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LATINO CULTURE: CHICANO / MEXICAN AMERICAN & HISPANIC
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DENVER FASHION SHOW CELEBRATES CHICANA CULTURE & STYLE AS RESISTANCE

>Mexican Folk Saint Juan Soldado
Viva la Sirena fashion show at Museo de las Americas
Report by Jennifer Tom | 303 Magazine

It’s not often a fashion show moves people to tears, but Viva la Sirena evoked palpable emotions from attendees. In an intimate setting at Museo de las Americas, the immersive experience began with a blessing by GRUPO TLALOC Danza Azteca, a traditional group of Chicano and Mexicano families dedicated to preserving and upholding the spiritual way of life of the Aztec culture. Dancers clothed in handsewn, beaded garments moved to rhythmic drum beats, enchanting and inspiring the audience.

Following the blessing, models commanded the runway in looks that were a collaborative effort by local designer, Alejandra Peralta, Vanity Dollz founder, Cha Cha Romero and jewelry designer, Xencs L. Wing. The wearable collection, called “Style as Resistance,” was influenced by the Pachuca of the 1940s. The Pachuca’s rebellious flare broke the boundaries of beauty among American women. “The Pachuca were the first women to gender bend, and they really set up Hollywood’s looks at that time, but a lot of people don’t know that’s where fashion came from,” said Romero. “It’s heartbreaking, but after the Zoot Suit Riots, the Mexican culture became very political.” The Zoot Suit Riots were a series of conflicts between American servicemen and Mexican American youth in Los Angeles in 1943. The suits were considered unpatriotic because they contained a lot of fabric that was rationed during World War II. It was a significant moment for race relations at the time, centered around fashion.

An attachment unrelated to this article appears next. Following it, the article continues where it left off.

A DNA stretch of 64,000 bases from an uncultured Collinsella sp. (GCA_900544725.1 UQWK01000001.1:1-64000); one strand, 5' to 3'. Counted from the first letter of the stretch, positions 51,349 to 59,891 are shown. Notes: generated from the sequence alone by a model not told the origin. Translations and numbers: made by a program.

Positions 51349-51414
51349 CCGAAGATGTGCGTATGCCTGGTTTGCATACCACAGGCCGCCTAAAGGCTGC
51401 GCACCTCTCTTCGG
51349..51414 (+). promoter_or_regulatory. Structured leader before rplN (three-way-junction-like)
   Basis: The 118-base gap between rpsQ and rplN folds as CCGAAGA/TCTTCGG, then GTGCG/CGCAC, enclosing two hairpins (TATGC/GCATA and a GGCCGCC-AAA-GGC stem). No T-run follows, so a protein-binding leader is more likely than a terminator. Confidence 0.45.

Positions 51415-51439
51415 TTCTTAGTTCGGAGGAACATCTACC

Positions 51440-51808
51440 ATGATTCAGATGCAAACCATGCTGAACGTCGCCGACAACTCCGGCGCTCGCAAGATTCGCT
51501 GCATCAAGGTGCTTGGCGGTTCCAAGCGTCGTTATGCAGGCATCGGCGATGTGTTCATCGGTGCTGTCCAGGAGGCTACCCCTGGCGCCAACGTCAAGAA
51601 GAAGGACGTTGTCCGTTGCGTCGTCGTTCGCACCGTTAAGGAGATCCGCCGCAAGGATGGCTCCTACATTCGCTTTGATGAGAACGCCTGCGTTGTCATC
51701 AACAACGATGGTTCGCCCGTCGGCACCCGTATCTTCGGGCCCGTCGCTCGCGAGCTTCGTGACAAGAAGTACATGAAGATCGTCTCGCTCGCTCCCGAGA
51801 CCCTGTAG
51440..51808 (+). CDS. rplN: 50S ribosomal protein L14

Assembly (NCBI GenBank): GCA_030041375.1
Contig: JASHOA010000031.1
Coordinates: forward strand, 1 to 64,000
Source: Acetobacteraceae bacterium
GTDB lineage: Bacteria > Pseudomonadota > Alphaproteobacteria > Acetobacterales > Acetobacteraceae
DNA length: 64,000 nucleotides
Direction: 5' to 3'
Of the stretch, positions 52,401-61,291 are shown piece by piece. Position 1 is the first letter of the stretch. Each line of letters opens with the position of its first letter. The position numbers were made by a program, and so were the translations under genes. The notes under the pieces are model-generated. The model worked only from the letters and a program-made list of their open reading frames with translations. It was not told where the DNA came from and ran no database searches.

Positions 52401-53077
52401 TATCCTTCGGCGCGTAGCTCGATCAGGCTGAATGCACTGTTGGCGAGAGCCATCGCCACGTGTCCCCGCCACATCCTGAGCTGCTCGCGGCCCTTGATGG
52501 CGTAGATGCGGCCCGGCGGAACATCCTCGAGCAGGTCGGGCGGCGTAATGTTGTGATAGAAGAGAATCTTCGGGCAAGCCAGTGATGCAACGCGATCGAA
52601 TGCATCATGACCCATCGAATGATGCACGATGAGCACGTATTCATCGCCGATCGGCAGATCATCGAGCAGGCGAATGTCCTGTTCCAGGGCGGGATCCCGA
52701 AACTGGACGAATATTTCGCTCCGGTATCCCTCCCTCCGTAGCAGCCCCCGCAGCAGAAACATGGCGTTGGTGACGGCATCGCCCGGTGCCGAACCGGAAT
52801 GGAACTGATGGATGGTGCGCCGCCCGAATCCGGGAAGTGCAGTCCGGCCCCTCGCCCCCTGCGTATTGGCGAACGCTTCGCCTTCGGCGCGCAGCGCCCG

Peralta approached Pachuca style with a modern twist, mixing masculine and feminine pieces in an effort to connect today’s...

Read this complete article at: 303 Magazine